Haiyu Jin


Haiyu Jin is an ESRC Postdoctoral Fellow in the Department of Gerontology at the University of Southampton. Her research aims to investigate the effects of caregiving on the spousal carer’s health and estimate the financial cost of caregiving by the spousal carer based on data from waves 2015 and 2018 of the China Health and Retirement Longitudinal Study.

Her research expands the understanding of the sources of endogeneity in the relationship between caregiving and the spousal carer’s health and life satisfaction by showing the presence of time-varying family effects and selection effects. Additionally, she has further developed the use of a fixed effects triple difference model to address endogeneity related to time-varying family effects and selection effects in the context of this study. During her fellowship period, she plans to disseminate her work through publications, conferences, and research visits to other research centres.


 

 

Lorenzo Ciletti


I am an ESRC Postdoctoral Fellow at the Centre for Research in Inclusion, Southampton Education School, University of Southampton. My project explores the classwork of teaching assistants (TA) and their role in the mainstream education of children with Special Needs and/or Disabilities.

The fellowship program is principally centred around two objectives. The first is to increase the awareness and the social impact of my PhD work involving TAs. My doctoral research produced a wide array of nuanced results as to TA classwork, including practical illustrations on how to design effective support strategies for the education of children with SEND. These results will therefore be rendered available through academic publications, conference presentations, and podcast talks for the potential benefit of teaching practitioners, politicians, and academics.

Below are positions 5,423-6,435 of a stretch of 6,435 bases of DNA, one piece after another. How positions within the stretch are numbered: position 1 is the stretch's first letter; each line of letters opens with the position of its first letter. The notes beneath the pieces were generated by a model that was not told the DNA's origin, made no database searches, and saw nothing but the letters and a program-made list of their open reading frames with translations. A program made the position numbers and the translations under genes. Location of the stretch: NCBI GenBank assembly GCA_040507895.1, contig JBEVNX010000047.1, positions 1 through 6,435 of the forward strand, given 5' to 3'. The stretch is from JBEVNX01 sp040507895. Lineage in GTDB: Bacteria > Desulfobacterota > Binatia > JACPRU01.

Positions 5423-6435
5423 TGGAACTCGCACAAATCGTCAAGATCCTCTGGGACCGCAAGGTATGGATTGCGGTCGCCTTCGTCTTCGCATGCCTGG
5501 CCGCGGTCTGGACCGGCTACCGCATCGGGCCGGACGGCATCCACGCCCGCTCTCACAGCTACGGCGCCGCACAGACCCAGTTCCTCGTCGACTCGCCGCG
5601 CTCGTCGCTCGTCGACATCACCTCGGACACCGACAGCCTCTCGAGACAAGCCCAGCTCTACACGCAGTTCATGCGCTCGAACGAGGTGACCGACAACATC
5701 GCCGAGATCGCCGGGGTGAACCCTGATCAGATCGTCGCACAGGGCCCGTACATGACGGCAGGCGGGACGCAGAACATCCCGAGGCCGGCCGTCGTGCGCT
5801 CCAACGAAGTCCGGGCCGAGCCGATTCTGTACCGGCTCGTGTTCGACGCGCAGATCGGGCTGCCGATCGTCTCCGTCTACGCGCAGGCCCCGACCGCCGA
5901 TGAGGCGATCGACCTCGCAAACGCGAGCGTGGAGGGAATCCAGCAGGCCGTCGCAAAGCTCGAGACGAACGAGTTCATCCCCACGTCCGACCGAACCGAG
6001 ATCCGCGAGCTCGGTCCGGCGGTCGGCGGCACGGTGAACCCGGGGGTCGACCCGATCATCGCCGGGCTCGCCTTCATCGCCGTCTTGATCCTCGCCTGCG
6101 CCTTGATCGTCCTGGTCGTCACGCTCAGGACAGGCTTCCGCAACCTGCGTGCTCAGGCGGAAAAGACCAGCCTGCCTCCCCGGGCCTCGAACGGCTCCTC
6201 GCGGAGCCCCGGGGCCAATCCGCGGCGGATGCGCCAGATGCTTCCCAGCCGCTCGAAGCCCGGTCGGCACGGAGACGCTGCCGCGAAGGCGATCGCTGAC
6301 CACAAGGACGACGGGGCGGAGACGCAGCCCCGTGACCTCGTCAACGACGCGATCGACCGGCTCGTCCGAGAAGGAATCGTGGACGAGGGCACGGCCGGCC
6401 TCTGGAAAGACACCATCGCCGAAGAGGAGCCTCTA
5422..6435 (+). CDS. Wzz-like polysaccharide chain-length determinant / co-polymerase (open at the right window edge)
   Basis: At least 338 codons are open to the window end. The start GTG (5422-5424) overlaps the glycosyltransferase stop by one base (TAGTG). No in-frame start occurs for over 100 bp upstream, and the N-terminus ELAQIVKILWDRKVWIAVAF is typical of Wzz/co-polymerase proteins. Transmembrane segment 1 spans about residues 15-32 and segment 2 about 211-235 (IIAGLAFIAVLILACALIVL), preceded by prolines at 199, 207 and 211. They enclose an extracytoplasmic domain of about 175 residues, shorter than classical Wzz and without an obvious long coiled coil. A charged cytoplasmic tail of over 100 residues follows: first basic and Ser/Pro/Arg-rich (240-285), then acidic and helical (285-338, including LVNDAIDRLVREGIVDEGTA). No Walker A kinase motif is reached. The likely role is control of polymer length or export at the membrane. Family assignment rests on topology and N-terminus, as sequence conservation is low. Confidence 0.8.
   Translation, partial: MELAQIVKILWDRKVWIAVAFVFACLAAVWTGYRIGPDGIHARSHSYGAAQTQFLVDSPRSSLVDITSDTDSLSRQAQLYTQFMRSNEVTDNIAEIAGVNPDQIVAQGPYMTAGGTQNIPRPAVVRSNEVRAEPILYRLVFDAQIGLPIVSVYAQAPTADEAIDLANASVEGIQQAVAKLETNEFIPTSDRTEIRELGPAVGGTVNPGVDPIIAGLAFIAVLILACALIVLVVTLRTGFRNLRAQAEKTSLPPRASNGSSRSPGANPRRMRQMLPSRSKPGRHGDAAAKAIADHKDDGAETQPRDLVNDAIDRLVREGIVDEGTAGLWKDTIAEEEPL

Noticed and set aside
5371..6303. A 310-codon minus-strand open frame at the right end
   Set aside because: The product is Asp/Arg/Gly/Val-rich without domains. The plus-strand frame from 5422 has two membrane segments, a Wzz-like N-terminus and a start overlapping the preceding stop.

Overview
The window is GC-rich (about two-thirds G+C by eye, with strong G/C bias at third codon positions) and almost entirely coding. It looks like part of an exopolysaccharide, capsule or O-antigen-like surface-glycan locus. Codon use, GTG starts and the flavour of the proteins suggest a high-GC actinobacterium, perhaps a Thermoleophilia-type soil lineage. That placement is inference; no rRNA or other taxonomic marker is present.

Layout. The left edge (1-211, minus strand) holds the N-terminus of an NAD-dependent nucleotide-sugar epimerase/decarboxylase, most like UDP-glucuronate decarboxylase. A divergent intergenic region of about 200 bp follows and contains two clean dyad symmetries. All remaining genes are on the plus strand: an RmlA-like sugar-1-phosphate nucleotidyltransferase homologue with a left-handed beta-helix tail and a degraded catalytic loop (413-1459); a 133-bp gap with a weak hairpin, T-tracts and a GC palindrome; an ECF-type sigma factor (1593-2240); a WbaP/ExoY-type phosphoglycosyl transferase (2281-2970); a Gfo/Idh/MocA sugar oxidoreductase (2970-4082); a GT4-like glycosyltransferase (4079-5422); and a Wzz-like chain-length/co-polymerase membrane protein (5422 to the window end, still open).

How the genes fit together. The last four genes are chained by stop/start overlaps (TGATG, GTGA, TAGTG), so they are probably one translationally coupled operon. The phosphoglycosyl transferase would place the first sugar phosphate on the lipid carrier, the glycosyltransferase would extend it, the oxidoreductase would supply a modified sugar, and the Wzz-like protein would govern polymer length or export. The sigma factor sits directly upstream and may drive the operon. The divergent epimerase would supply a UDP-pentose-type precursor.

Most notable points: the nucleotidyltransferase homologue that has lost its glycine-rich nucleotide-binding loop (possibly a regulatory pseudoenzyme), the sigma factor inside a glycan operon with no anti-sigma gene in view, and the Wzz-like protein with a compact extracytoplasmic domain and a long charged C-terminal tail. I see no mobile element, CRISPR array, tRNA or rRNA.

The second objective is to further develop my doctoral research findings on TA practice. To this end, a collaborative study will be designed wherein a small number of TAs and I will co-produce outcomes in relation to technical characteristics of effective TA teaching strategies. We will first discuss my PhD findings regarding TA practices and an influential academic framework that describes typical TA practices. We will then evaluate the findings according to sociocultural principles regarding how children best learn (e.g., transferring the task responsibility to the learner to foster their thinking). Thereafter, the participants will be invited to describe examples of their effective teaching practices in an effort to update this framework.


 

 

Zoë Rubenstein


I am an ESRC postdoctoral fellow based at the University of Brighton’s Centre for Transforming Sexuality and Gender (CTSG), with mentorship from Dr Olu Jenzen and Professor Lesley Murray. For my PhD, entitled An emerging field? Interventions for people perceived to be at risk of causing sexual harm, I combined Bourdieu’s field theory with a practice-based approach to Interpretive Policy Analysis (IPA) in an innovative pairing which I believe can be usefully applied to other areas of policy change. I will to use the fellowship year to build on the methodological contributions of my study to the field of IPA.

During the fellowship year, through producing journal articles and presenting at conferences, I intend to bring my methodological toolkit to an academic peer group with expertise in the methods I have drawn upon. Meanwhile, I will immerse myself in the field of gender studies through studying at the CTSG, as well as conducting a placement at University College Dublin with Professor Kath Browne. This will enable me to build an expertise in gender studies, in order that I can focus academically on issues which are important to me on a personal and political level.